Sonnets from Portuguese – Elizabeth Barret Browning

Sonnets from the Portuguese is a collection of forty-four love poems written to Robert Browning by Elizabeth Barrett Browning during their courtship. Apparently, they were not shown to him until three years after their marriage.

The poems are beautiful and lyrical verses that express love, fear, and doubts. Love came late into Miss Barrett’s life, and at a time she wasn’t expecting it.

She writes “Straightway I was ‘ware, So weeping, how a mystic Shape did move Behind me, and drew me backward by the hair; And a voice said in mastery, while I strove,β€” “Guess now who holds thee!”β€””Death,” I said, But, there, The silver answer rang, “Not death, but Love.”.
She also writes “A heavy heart, Beloved, have I borne From year to year until I saw thy face, And sorrow after sorrow took the place Of all those natural joys as lightly worn As the stringed pearls, each lifted in its turn By a beating heart at dance-time.”

According to her biography, Miss Barrett had been suffering from poor health from a very young age. So what was naturally expected was death but in its stead love gives her a new life.

She writes “The face of all the world is changed, I think, Since first I heard the footsteps of thy soul Move still, oh, still, beside me, as they stole Betwixt me and the dreadful outer brink Of obvious death, where I, who thought to sink, Was caught up into love, and taught the whole Of life in a new rhythm.”

The verses are full of love and happiness, but they also have a share of doubts and fears.

She writes “I hear thy voice and vow, Perplexed, uncertain, since thou art out of sight, As he, in his swooning ears, the choir’s amen. Beloved, dost thou love? or did I see all The glory as I dreamed,”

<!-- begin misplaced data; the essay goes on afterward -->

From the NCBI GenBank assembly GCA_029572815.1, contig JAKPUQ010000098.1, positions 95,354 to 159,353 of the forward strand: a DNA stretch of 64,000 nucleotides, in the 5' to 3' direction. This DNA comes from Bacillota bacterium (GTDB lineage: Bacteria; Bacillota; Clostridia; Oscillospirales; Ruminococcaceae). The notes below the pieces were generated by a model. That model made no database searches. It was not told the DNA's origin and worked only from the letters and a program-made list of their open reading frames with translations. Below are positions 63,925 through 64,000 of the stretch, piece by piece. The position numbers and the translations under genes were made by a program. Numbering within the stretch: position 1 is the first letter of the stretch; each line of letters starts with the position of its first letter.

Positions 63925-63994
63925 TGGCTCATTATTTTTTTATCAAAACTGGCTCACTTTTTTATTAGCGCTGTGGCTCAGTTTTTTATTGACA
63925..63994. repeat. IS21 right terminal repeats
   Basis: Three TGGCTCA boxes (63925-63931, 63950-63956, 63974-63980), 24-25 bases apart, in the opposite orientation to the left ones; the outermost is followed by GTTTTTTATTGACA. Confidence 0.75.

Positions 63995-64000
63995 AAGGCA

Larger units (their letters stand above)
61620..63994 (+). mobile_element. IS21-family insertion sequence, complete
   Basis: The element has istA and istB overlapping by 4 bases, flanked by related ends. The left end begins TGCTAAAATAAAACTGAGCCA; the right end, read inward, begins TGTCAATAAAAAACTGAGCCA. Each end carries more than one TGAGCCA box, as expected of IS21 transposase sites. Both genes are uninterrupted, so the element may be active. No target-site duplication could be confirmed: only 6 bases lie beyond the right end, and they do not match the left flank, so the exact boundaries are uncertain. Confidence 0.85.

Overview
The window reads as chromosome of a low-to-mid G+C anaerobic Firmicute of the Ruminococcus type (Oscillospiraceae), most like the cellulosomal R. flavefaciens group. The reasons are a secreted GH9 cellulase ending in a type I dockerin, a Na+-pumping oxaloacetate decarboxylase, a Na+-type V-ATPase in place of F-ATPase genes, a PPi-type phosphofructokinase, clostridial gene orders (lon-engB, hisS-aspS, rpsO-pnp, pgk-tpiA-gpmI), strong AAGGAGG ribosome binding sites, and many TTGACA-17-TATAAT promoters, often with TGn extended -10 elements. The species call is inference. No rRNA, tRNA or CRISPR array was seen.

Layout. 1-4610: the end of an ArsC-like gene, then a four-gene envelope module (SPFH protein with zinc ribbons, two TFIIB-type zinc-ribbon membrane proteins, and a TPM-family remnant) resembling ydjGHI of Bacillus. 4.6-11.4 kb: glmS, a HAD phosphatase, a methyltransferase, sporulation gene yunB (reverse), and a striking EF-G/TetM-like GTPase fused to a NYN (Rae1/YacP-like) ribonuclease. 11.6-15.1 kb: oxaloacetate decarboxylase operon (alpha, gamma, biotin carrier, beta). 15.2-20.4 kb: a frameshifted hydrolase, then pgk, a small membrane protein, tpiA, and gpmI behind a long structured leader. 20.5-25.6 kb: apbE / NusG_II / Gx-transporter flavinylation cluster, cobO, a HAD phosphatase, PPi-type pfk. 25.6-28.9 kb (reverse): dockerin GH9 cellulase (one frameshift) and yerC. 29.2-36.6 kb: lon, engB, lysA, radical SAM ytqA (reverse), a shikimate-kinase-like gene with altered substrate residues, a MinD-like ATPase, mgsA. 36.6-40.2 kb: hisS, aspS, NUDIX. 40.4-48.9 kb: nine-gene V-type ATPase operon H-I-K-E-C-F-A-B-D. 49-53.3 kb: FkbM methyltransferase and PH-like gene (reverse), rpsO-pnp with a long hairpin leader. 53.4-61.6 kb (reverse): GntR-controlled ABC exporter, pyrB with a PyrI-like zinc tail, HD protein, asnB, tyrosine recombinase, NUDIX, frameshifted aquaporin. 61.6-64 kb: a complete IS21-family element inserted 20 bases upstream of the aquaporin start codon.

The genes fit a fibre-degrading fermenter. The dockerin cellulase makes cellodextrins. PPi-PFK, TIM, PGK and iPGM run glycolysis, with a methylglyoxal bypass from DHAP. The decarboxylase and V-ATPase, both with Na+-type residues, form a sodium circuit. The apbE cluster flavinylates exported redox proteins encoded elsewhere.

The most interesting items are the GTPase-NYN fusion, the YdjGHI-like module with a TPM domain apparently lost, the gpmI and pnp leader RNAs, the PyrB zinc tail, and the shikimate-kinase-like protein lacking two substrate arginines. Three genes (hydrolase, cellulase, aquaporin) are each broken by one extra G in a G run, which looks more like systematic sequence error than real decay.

“If I leave all for thee, wilt thou exchange And be all to me? Shall I never miss Home-talk and blessing and the common kiss That comes to each in turn, nor count it strange, When I look up, to drop on a new range Of walls and floors, another home than this?”

The poems come from within a loving heart. They are genuine and very personal. They are also very expressive. This is why it is easy to connect with her beautiful lines. I really enjoyed this personal collection of love poems. The fact that these poems rose from real feelings was alluring. I can go on quoting many lines, but that would turn the review into an analysis. πŸ™‚ So I will stop here quoting only one of the most popular ones of the collection which shows how strong her love for Robert Browning was.

“How do I love thee? Let me count the ways. I love thee to the depth and breadth and height My soul can reach, when feeling out of sight For the ends of Being and ideal Grace. I love thee to the level of everyday’s Most quiet need, by sun and candlelight. I love thee freely, as men strive for Right; I love thee purely, as they turn from Praise. I love thee with the passion put to use In my old griefs, and with my childhood’s faith. I love thee with a love I seemed to lose With my lost saints,β€”I love thee with the breath, Smiles, tears, of all my life!β€”and, if God choose, I shall but love thee better after death.”

Rating: 4/5

About the author

Piyangie Jay Ediriwickrema is an Attorney-at-Law by profession. Her devotion to literature has taken shape in reading and reviewing books of various genres set in different periods of time. She dabs at a little poetry and fiction of her own and hopes to share her work with the readers in the future.

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